It’s been a pretty busy year for Kimberly Denise ‘Lil’ Kim’ Jones. In addition to adding two new entries to her filmography, the Brooklyn-born rapper has also written a memoir, completed a high-profile tour, and announced her first cannabis venture.
Of all these projects, the memoir The Queen Bee was the most cathartic. Kim tells BLACK ENTERPRISE that, while she’s been approached by several publishers over the years, she knew now was the time because she felt the need to purge some of the weight she’s been carrying throughout her life and career.
“I’ve obtained so much knowledge. I’ve been through so much, and it’s time to release it,” she explains. “Doing my book with Kathy [Iandoli] was very therapeutic for me. And that’s when I knew it was time. I was feeling the therapeutic need. In working on my memoir, I found out a lot of things about myself. When you’re in it, it’s hard, so hard to see the big picture. And stepping outside, I got to see myself.”
While the book, released Nov. 2, is sure to give fans new insight into the usually private star’s evolution as both a woman and an artist, she says the process of writing it also taught her a lot about herself.
“I’ve grown a lot,” shares Kim. “And I had to be proud of that. Some things I never took the time to pat myself on the back for or be proud of. Some things I also never got to take the time to release and grow from. Some things I never matured from. But I like being the businesswoman that I am. I like being the firm kind of woman sometimes that I can be because now I know how to say no nicely.”
Just ahead of the release of The Queen Bee, the hip-hop legend confirmed that she would be returning for a second season as the voice of American Gangster: Trap Queens on BET+. Kim took over the role from rapper Jeezy for season 2, which premiered on the BET streamer on Oct. 7.
Though it’s not the first time she’s tried her hand at narration, she says she approached Trap Queens much differently.
“We’re talking about these women’s real lives,” she says. “You don’t wanna offend anyone; you wanna make sure your voice is relatable. And that was the biggest challenge for me.”
In watching the stories of the 11 women profiled this season, it’s easy to forget that the voice moving their compelling stories along is one of the most recognizable voices in hip-hop. Kim herself admits that, as a viewer, she lost herself in the varied narratives she helped tell on Trap Queens—from that of former Baltimore Mayor Catherine Pugh to BMF “queenpin” Tonesha Welsh, to former artist Priscilla Echi, with whom Kim shares a bond, thanks to the women’s close respective relationships with late rapper DMX.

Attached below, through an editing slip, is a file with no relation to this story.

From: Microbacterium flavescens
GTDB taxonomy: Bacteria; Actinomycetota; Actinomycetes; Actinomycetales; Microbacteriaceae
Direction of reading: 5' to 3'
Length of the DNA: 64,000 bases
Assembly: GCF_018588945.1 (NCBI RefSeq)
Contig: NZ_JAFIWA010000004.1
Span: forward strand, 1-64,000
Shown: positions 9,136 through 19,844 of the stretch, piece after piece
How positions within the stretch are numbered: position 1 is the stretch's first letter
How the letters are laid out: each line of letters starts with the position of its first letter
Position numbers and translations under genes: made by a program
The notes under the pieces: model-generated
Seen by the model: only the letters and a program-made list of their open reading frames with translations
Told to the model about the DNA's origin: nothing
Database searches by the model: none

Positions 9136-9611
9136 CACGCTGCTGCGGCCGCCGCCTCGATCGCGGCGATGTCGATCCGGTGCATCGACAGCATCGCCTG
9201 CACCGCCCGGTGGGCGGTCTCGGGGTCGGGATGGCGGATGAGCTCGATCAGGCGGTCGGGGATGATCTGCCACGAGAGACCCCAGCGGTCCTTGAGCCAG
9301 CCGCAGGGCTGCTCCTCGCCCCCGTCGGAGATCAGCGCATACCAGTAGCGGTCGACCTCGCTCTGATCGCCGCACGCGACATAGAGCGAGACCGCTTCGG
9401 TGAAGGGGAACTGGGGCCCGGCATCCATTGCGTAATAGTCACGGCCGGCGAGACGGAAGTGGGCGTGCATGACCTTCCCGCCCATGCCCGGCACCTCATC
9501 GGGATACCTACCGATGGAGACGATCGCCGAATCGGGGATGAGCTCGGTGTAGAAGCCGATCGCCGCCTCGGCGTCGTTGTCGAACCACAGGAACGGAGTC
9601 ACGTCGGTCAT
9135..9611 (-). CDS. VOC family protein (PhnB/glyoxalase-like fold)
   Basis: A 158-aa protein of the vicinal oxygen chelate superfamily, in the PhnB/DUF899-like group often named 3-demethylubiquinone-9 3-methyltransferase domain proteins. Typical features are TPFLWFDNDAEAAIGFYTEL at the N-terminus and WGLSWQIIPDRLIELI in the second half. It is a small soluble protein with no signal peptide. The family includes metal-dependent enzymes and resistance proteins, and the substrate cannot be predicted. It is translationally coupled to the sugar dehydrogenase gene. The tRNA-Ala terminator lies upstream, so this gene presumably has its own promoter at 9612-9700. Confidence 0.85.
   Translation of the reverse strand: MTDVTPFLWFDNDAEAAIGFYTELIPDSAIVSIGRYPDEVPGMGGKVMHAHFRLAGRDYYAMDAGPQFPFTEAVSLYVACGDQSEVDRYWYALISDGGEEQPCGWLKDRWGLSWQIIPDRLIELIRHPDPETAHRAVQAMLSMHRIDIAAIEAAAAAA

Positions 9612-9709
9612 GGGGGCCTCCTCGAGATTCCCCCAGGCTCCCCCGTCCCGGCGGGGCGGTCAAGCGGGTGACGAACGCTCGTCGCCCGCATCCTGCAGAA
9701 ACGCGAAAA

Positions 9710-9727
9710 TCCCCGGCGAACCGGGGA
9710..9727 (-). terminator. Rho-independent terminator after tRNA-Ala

“All of these women’s stories automatically resonated with me because I was once there,” Kim tells BE. “Making a mistake in the industry is no different than making a mistake on the streets. And I ended up in prison for a year and a day. I knew so many women like them in the hood coming up. A lot of my girls that I came up with have similar stories.
“I was proud of a lot of these women because they turned their lives around; they made it through, she continues. “A lot of women go through wild situations, and they don’t make it out on top. These women managed to say, ‘I’m bigger than what my life was. I lost, but I got it back, and I got it back the right way this time.’ To me, that is the epitome of a true hustler. And I was honored that they chose me to tell their stories.”
Up next, fans can expect to catch Lil’ Kim in the upcoming Christmas movie Miracles Across 125th Street, coming to VH1 on Dec. 20. In it, she stars as the ex-girlfriend who gets in the way of Nick Cannon’s character—“a Harlem rapper who returns to his family’s church after battling drug addiction, to confront his past on Christmas Eve,” as described by Deadline.
While she says Cannon, who’s recently joined her management team, is pushing her to do more acting, Lil’ Kim is far from ready to let go of the musical stage. Her latest tour—a six-date run as part of the Legendz of the Streetz run, which found her in complete creative control of planning and designing her set for the first time in her career—served to reconfirm a lifelong goal.
“One thing I always wanted to do was continue touring like Tina Turner to touch people around the world,” she shares. “For me, it’s bigger than just my music. I’ve had people crying. Knowing that just my presence alone can touch people gives me a big joy.”